The artist Joan Miró lived and worked on Cala Major for 40 years. After his death in 1983, his wife converted the
house and former studio into an art centre. This modern edifice, nicknamed the “Alabaster Fortress” by the Spanish press, is the work of Rafael Moneo, a leading Spanish architect. The new building houses a permanent exhibition of Miró’s paintings, drawings, and sculptures, as well as a library, auditorium and a shop selling items decorated with the artist’s colourful designs.

1 Building Design
Composed of concrete made to look like travertine marble, the starkly modern building is softened by reflecting pools, cool planes, ramps and staircases. Its high, narrow windows afford surprising views from the hilltop site. Most originally, huge marble panels are used as translucent walls, softly lighting the trapezoidal exhibition spaces.


2 Sculptures
Upon entering, you’re greeted by three whimsical bronzes and a very much larger monumental piece, which are all vaguely anthropomorphic. Downstairs, the giant Woman and Bird was executed by Miró with ceramist Llorenç  rtigast.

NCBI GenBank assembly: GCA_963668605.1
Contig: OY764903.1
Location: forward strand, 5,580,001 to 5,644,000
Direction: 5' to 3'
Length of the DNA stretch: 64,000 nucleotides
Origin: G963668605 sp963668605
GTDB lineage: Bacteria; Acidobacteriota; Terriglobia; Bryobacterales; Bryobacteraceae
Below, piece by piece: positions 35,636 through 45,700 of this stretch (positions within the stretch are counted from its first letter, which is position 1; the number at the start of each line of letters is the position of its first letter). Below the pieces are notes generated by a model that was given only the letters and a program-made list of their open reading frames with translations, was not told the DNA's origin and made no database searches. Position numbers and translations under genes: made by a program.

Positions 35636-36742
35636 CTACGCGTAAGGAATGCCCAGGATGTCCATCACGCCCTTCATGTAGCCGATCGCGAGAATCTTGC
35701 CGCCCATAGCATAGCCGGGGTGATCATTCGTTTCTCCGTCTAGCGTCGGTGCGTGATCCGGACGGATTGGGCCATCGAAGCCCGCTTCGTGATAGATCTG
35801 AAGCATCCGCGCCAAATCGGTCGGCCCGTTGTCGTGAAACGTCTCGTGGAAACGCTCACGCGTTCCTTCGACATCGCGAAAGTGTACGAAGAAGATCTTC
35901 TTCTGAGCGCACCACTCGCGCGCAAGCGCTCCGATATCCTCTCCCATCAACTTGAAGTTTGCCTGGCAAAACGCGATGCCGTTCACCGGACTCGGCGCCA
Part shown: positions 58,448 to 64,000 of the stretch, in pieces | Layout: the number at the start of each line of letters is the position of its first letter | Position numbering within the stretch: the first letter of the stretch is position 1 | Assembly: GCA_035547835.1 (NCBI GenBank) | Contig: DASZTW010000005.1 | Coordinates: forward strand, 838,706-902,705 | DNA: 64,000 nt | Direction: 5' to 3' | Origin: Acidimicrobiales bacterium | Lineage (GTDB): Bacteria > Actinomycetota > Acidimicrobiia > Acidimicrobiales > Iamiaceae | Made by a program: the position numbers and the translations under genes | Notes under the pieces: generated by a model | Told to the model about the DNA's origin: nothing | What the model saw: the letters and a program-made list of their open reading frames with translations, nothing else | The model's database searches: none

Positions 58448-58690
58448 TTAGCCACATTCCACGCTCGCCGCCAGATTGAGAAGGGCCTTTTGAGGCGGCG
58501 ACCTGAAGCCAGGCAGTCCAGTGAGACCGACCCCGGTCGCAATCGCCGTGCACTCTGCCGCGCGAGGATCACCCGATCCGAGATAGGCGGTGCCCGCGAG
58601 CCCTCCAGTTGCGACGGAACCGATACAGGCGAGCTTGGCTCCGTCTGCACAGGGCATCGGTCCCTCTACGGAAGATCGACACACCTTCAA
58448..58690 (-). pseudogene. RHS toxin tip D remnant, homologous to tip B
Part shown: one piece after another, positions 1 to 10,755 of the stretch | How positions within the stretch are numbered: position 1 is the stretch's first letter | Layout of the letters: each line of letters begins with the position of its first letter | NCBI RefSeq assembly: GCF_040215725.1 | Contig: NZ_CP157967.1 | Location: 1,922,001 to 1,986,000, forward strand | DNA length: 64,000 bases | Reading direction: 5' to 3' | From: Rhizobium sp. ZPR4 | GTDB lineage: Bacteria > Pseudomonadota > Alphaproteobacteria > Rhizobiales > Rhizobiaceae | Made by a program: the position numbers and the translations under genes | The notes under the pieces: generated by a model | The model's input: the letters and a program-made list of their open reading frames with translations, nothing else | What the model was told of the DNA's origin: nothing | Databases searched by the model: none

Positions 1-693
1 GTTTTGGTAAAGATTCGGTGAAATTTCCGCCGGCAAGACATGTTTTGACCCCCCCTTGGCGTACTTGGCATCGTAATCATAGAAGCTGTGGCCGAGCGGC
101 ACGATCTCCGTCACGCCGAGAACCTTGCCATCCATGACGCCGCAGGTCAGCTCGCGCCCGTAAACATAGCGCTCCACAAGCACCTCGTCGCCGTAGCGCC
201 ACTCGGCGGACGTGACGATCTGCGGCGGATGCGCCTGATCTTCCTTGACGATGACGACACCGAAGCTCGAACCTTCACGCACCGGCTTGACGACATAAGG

3 Documentation
A special room is set aside near the entrance to reveal the steps Miró took in creating the various components of his graphic images.

4 Works on Paper
Several works on paper are displayed, most exhibiting the signature primary colours and splashes for which the artist is known.

5 Mural del Sol
Dominating one room is a five-panel sketch on paper, the study for a mural in the UNESCO building in Paris, co-created with Llorenç Artigast in 1955–8. The work won the Guggenheim award.


6 Works on Canvas
Many of these works are mixed media – oil, acrylic, chalk and pastel. Some may have been inspired by
Japanese Zen action painting. Some are blue – for Miró the most universal and optimistic colour – while some
black and white works are an aggressive response to the tragedies of the Spanish Civil War.

 
7 Temporary Exhibitions
The temporary exhibition spaces feature the works of such up-and-coming artists as Paloma Navares.

 
8 Garden
In the garden, groups of rocks resembling water lilies “float” in a pool, while in other niches works by modern and avant-guarde artists can be found.


9 Murals
Above one of the garden pools, a black rectangle encloses a ceramic mural by Miró, with shapes gyrating
in space. Taking up a whole wall in the café is a mural of the sun and other celestial bodies.


10 Studio
Miro’s studio looks like the artist just stepped outside for a break from work in progress. Objects
that inspired Miró are all around: Hopi kachina dolls, Mexican terracottas, a bat skeleton and various
everyday items.

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